You are invited to join WithinReach for a FREE (virtual) Learning Series event on one of today’s most complex and consequential health matters: early childhood development.
WithinReach CEO, Kay Knox, will moderate a panel of three key leaders – Dr. Shaquita Bell, Dr. Sarah R. Lytle and Dr. Debra Ren-Etta Sullivan to discuss systems of support for families and the actions necessary to move health for all forward.
The Learning Series will take place on Wednesday, September 16, from 5:30 to 6:30 p.m. via Zoom, with an optional post-panel, 30-minute breakout room discussion. Beyond monitoring, milestones and screening, we’ll take a look at what’s been missing in the early childhood development conversation, through a discussion framed in both science and social inequities.
The facts: Children who start kindergarten behind their peers might never catch up. The achievement gap starts as an opportunity gap, which is evident as early as nine months of age. Our state has been working to make it is easier for families to access resources, but we aren’t there yet. The COVID-19 pandemic is shining a light on how important it is for families to be able to access the resources they need, when they need them. We look forward to bringing this topic and these powerful voices to our community through our Learning Series.
Moderator Kay Knox, CEO of WithinReach, is honored to team up with a panel of key leaders in early childhood development; with expertise in pediatrics, brain science, education and health equity.
Kay Knox, MPA
As Chief Executive Officer at WithinReach, Kay has helped lead the work of WithinReach for more than 20 years. Before serving as CEO, Kay served as both Deputy Director and Chief Operating Officer. She received her Master of Public Administration degree from the Evans School of Public Policy & Governance at the University of Washington, and has worked in the public health and not-for-profit sectors for more than 25 years. Throughout her career, Kay has focused on improving health outcomes in the areas of chronic disease, AIDs and STDs, and Maternal, Child and Family Health.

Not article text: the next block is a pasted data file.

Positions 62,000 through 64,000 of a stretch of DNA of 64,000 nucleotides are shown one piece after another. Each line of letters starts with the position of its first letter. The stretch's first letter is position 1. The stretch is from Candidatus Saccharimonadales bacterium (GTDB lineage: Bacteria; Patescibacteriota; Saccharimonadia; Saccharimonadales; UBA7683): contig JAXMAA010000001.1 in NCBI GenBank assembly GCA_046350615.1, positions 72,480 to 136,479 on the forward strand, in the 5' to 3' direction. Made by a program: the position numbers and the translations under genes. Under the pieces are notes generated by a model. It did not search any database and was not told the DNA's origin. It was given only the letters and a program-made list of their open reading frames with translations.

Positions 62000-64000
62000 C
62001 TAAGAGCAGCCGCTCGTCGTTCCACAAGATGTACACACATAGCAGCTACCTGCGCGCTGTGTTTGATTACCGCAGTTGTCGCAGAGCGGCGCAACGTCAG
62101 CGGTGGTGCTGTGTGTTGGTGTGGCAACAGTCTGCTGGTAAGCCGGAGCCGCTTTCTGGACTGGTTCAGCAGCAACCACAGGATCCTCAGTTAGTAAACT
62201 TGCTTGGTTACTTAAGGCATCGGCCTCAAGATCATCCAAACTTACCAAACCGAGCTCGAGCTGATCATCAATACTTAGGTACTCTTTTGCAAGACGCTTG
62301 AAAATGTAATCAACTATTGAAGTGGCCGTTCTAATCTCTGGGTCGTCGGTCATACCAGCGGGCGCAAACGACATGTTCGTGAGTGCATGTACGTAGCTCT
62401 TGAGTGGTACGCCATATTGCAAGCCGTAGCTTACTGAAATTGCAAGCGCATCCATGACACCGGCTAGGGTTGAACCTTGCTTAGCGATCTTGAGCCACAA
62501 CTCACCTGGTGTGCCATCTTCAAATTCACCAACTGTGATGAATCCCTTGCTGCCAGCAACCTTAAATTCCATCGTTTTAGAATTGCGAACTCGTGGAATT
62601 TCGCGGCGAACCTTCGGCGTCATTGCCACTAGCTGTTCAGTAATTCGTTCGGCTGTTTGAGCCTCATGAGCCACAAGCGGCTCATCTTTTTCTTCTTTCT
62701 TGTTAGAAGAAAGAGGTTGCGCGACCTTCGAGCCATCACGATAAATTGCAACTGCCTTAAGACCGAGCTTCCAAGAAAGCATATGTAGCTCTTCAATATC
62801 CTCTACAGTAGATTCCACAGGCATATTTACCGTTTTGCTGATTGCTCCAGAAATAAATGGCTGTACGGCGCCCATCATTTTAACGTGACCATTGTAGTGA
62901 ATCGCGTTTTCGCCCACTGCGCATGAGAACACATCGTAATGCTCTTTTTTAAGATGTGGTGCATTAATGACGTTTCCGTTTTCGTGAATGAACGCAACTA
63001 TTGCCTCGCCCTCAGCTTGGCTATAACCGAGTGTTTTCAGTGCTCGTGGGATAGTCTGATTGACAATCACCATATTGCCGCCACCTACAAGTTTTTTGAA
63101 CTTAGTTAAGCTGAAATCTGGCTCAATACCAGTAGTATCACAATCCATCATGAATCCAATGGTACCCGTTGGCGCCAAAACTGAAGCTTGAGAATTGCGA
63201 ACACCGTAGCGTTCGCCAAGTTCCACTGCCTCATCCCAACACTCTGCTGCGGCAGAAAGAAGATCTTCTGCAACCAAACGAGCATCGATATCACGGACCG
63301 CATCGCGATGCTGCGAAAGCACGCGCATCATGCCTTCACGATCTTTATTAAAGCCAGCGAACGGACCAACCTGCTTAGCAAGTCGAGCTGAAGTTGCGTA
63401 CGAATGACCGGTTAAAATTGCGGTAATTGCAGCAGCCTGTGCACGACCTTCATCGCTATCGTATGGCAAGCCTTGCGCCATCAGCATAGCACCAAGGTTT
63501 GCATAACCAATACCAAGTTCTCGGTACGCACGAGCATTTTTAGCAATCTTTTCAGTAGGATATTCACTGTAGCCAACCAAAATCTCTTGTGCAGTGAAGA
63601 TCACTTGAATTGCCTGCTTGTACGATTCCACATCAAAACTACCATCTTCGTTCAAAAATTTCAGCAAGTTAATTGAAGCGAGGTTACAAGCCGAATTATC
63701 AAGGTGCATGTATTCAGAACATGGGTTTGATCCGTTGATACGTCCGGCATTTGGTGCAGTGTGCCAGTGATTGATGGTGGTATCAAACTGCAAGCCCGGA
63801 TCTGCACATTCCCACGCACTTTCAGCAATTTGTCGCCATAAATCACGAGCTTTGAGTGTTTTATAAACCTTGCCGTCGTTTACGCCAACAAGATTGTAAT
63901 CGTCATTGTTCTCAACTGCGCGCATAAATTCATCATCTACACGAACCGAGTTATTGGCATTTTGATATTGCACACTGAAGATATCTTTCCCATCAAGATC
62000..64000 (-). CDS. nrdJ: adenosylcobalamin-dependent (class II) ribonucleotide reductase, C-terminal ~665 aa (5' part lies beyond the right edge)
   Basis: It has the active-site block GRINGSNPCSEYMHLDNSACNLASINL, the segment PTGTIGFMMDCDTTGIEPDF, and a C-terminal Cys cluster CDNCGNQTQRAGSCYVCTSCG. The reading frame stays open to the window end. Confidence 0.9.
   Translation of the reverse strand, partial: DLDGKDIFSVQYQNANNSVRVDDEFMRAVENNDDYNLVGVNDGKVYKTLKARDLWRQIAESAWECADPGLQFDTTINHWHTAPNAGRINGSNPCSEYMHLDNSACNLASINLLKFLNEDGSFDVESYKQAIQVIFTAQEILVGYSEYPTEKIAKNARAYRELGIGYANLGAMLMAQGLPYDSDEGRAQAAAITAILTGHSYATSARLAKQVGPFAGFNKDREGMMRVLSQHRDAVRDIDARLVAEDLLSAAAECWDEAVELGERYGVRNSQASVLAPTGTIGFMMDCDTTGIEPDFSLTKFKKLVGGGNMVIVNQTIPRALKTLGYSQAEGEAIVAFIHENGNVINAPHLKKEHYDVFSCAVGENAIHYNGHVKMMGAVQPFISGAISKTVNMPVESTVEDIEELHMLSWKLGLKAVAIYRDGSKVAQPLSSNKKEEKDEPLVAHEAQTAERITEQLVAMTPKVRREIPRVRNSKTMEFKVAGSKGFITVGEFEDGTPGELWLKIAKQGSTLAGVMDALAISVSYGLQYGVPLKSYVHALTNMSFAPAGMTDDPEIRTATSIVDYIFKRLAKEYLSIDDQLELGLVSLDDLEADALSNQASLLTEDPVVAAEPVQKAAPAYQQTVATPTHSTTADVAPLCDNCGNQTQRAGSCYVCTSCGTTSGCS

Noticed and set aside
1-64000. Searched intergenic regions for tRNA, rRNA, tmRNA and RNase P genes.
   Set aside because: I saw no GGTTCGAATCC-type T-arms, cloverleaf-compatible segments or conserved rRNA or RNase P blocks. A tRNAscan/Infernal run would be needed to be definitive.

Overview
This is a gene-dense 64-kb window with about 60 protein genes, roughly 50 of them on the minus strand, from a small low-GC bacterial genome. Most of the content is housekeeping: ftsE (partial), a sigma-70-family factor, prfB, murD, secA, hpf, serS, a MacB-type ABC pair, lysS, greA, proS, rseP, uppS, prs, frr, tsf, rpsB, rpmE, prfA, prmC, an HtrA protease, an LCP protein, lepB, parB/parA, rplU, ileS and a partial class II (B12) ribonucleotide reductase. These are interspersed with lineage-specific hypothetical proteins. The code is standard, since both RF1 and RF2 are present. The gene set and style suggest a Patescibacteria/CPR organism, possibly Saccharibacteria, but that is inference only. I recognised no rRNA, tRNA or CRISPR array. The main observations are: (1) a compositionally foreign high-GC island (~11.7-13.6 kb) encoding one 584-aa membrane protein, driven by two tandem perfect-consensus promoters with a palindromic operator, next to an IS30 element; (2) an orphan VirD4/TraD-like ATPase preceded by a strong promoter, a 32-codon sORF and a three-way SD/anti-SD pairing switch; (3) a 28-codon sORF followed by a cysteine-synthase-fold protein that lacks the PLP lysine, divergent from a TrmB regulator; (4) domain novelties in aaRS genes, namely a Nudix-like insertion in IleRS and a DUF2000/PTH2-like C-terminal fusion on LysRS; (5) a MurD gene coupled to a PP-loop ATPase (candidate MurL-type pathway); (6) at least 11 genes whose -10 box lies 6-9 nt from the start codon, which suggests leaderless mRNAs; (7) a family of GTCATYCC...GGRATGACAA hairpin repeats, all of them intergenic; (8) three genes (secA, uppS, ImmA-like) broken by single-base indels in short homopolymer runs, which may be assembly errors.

Dr. Shaquita Bell
Born and raised in Minnesota, Dr. Shaquita Bell is Cherokee on her mother’s side and African-American on her father’s. She completed medical school at the University of Minnesota, then went on to pediatric residency at the University of Washington, which she completed in 2009. She remained at Seattle Children’s completing a chief residency year, becoming the first Native American chief resident. Dr. Bell is currently a pediatrician at the community health center, Odessa Brown. She is the site coordinator for pediatrics residents. Dr. Bell is a Clinical Associate Professor at Seattle Children’s and the University of Washington in the division of General Pediatrics. Additionally, she is the Medical Director of the Center for Diversity and Health Equity at Seattle Children’s. She is the Chair for the American Academy of Pediatrics, Committee on Native American Child Health. Dr. Bell also runs the trafficking workgroup at Seattle Children’s.
Dr. Sarah R. Lytle
Dr. Sarah R. Lytle is the Director of Outreach and Education at the Institute for Learning & Brain Sciences (I-LABS) at the University of Washington. Dr. Lytle is an expert in child development with more than a decade of experience in connecting the science to practice in the early learning field. She is experienced at communicating complex research in accessible ways to parents, early learning providers and policymakers. Dr. Lytle has a B.A. in Psychology and Spanish from the University of Notre Dame and a Ph.D. in Developmental Psychology at Temple University. Her research focused on infants’ and toddlers’ language development. Dr. Lytle is a member of the Zero To Three Academy of Fellows.
Dr. Debra Ren-Etta Sullivan
Dr. Debra Ren-Etta Sullivan is Past President of the Seattle Black Child Development Institute, where her primary focus was implementing appropriate learning environments for Black children and working with families and communities to increase their advocacy for their children. Her third book, Cultivating the Genius of Black Children, guides teachers in creating classrooms that support the learning needs of Black children and many other children with similar learning needs. She is Founder and Executive Director of Ashé Preparatory Academy, a P-12 inclusion school model based on cultivating genius for community action. Dr. Sullivan is co-founder of the Praxis Institute for Early Childhood Education – a diverse organization providing education and professional development. She has worked in higher education for 40 years as a teacher, researcher, curriculum developer and administrator and is a Past Governing Board Member of the National Association for the Education of Young Children (NAEYC).